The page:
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  1. The noise rating for tyres is the external noise of the tyre, and as far as I understand it lower external noise doesn't always mean lower internal noise because of variables such as sound frequencies and the direction that the noise radiates. Tyres can also get noisier as they wear. Finding quiet tyres is a bit of a minefield but I did notice a definite drop in noise levels inside gen 4 with 17" wheels when I changed the factory-fit Toyos for Cross-Climates. The Toyos had 16k miles on them so wear could have accounted for part of that.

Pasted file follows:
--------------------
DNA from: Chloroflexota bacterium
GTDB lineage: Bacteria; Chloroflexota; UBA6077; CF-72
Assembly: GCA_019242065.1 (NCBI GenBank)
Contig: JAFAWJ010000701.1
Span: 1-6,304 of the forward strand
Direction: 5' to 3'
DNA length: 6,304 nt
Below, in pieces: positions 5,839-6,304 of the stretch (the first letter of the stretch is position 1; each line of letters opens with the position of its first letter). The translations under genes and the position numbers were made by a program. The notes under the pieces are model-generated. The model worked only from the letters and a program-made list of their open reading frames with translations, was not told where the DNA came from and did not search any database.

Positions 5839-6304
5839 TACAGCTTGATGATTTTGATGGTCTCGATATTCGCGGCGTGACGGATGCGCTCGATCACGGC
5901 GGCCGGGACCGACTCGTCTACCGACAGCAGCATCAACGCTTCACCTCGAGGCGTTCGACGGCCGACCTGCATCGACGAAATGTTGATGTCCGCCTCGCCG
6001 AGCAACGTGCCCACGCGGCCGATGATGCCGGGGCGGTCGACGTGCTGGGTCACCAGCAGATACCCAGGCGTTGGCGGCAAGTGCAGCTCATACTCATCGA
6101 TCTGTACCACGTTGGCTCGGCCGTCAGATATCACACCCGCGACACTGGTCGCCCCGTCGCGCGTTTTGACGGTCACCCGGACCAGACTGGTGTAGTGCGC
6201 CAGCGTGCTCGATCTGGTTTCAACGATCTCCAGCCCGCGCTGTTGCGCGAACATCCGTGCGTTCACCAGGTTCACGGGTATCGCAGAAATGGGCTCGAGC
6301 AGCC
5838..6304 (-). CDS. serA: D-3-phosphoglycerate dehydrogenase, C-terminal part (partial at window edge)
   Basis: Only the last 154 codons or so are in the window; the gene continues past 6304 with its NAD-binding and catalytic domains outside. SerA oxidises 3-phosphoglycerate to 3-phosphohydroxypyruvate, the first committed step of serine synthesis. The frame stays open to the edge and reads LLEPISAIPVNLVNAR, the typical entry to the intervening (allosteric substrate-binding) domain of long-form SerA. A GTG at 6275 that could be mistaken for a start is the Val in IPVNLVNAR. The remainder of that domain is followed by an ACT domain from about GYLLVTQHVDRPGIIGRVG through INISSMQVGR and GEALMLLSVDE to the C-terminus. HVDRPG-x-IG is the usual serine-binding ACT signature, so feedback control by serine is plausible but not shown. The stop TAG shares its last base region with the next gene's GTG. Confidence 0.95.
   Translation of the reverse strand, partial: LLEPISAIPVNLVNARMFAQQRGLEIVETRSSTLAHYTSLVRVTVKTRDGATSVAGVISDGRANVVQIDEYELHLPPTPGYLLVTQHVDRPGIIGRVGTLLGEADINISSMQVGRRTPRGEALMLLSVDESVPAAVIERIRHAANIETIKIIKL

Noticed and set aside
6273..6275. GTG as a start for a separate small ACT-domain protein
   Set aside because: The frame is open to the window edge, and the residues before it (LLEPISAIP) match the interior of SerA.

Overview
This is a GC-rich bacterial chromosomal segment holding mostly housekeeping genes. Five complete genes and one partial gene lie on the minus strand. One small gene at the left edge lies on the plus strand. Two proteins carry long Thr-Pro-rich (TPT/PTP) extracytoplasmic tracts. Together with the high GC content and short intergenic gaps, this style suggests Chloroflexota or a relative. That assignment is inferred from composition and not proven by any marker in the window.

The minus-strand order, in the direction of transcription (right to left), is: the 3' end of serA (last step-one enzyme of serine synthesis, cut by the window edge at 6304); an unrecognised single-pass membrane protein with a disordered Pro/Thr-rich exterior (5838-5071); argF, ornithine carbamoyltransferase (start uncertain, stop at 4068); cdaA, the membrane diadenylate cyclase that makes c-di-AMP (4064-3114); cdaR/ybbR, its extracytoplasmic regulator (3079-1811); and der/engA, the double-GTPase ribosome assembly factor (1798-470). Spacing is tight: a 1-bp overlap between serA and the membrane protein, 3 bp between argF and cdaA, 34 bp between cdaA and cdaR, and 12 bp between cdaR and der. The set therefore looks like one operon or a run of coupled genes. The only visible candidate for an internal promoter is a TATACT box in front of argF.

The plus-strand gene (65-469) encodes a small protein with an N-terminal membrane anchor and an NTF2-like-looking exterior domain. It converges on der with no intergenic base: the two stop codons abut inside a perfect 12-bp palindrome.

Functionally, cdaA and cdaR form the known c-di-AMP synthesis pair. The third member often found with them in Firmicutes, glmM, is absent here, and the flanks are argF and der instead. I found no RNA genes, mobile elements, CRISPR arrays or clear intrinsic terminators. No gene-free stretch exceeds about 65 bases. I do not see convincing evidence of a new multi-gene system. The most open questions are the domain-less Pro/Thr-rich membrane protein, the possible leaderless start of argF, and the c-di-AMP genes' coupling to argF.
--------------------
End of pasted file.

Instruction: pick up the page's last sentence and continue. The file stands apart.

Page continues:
2. So anything they can do to hold a few years brand loyalty will be worth it as there will be a good choice of models by then. Also can't help wondering if this is partly a PCP mitigation; presumably if it pushes up residual value it lessens the depreciation balloon, but I don't know if Toyota are as exposed as other manufacturers or indeed if if it's really a consumer debt risk for banks rather than individual manufacturers.
  3. I'm not sure that matters; it's probably a public policy hedge against the charging infrastructure being only 80% viable and not 100% and I suspect that by 2030 hybrids will be a smallish niche and most people who can will have defected to all-electric (and probably subscription business models). The depth and breadth of Toyota's all-electric offering in the next 5 years may be what will really count.